Course info
Jun 13, 2018
1h 39m

OK, so you are using Azure Data Lakes, and you think it's great. You just wish you could improve the performance of your U-SQL queries. Why does that query always read your entire data set? Why does this query take forever to complete? Like anything else in the Big Data world, your Azure Data Lake has to be structured around your data. This course, Improving Azure Data Lake Performance, will show you how to put the right structure in place. Then watch the magic start to happen! First, you'll see how an Azure Data Lake works behind the scenes – how it handles different types of data and how the storage of that data can be optimized. Next, you'll see how it's possible to optimize non-structured data. Finally, you'll be shown how structuring your data opens up a world of possibilities, including horizontal and vertical partitioning. This is where the real power of the Azure Data Lake comes to light! Horizontal partitioning allows you to defer a lot of control to the Data Lake, whereas vertical partitioning allows you – the developer – to take total control of how your data is partitioned and distributed within the Data Lake. When you're finished with this course, you'll understand how you can better optimize your jobs and save some cash. Software required: Visual Studio Community Edition 2017 with the Azure Data Lake and Stream Analytics Tools installed.

About the author
About the author

Mike loves to mess around with data and programming problems, the bigger the better. He’s worked with a variety of companies, helping to build and improve systems of all shapes and sizes.

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Section Introduction Transcripts
Section Introduction Transcripts

Course Overview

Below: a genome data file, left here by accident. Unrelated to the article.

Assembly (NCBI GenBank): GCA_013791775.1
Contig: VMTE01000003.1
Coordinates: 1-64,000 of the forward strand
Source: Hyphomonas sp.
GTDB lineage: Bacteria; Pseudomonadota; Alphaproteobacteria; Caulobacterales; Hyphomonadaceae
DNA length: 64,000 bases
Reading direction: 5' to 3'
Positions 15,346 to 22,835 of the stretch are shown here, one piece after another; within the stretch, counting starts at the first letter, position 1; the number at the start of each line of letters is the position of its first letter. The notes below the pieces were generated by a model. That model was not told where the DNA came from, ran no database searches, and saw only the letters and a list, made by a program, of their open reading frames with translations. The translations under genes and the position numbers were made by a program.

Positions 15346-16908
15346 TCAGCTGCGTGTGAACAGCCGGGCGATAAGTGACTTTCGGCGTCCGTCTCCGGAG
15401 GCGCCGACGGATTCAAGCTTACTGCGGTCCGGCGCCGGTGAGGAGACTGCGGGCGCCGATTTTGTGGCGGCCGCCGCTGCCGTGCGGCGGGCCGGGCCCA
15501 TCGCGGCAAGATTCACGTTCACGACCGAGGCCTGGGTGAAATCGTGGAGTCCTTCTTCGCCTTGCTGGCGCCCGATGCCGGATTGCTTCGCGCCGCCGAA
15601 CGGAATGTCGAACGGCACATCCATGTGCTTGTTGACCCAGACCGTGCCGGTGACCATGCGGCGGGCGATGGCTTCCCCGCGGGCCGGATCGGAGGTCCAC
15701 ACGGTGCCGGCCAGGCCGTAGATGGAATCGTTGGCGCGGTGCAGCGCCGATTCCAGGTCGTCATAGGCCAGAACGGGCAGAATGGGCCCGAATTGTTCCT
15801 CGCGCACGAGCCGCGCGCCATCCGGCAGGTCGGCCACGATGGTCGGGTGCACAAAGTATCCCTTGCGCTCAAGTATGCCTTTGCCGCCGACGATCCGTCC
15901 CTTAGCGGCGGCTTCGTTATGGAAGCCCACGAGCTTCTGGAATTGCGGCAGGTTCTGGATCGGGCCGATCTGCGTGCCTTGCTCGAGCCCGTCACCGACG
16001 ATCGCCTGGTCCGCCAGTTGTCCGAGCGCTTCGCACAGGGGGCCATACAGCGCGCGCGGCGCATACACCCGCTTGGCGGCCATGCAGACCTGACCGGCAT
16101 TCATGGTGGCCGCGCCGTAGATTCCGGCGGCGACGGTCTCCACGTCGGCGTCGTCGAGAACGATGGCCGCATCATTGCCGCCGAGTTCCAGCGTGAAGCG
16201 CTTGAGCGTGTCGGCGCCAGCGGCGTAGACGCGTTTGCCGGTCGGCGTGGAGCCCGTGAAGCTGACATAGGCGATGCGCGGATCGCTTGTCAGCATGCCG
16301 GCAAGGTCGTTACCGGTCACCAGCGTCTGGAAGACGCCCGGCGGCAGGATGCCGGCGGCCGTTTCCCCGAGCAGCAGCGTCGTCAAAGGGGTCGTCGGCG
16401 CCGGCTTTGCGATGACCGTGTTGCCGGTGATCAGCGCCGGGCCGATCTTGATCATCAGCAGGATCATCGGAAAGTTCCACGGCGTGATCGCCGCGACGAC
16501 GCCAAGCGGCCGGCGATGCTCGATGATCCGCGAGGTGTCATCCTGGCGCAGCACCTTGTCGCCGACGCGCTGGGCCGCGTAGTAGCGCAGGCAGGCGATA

Hello there! My name is Mike McQuillan, and this course is all about Improving Azure Data Lake Performance. I'm a data specialist consulting with organizations large and small. And I'm here to help you improve your big data queries in Azure. You might be using an Azure Data Lake right now, but are you using it efficiently? Maybe your queries are costing you too much money. Maybe they are taking too long to execute. They might even be timing out right now. If any of this sounds familiar to you, you're in the right place. The course goes into detail about how an Azure Data Lake works and the various ways in which data can be structured within the Azure Data Lake. Correctly structuring your data can lead to big performance gains. We'll cover some major topics including how data is stored and processed within the Azure Data Lake. We'll see how to improve the performance of your U-SQL jobs and how to organize data within your Data Lake from files to databases to indexes. There's in-depth coverage of the two supported partition schemes-- horizontal partitioning and vertical partitioning. By the time you reach the end of this course, you'll know the common pitfalls of an Azure Data Lake and the techniques you need to use to avoid them. You'll have learned that with a bit of careful thought, file-based queries can be optimized to greatly reduce the amount of data your queries need to read. You'll also be well versed on horizontal partitioning, including the distribution schemes it supports, and vertical partitioning, which allows developers to take total control of the Azure Data Lake. Before viewing this course, you should already have some experience of general database concepts and, more importantly, Data Lakes. Not a big problem if you don't though. Just watch the introduction to the Azure Data Lake and U-SQL course on Pluralsight first. I look forward to guiding you to better Data Lake performance. Come and learn with me on the Improving Azure Data Lake Performance course at Pluralsight.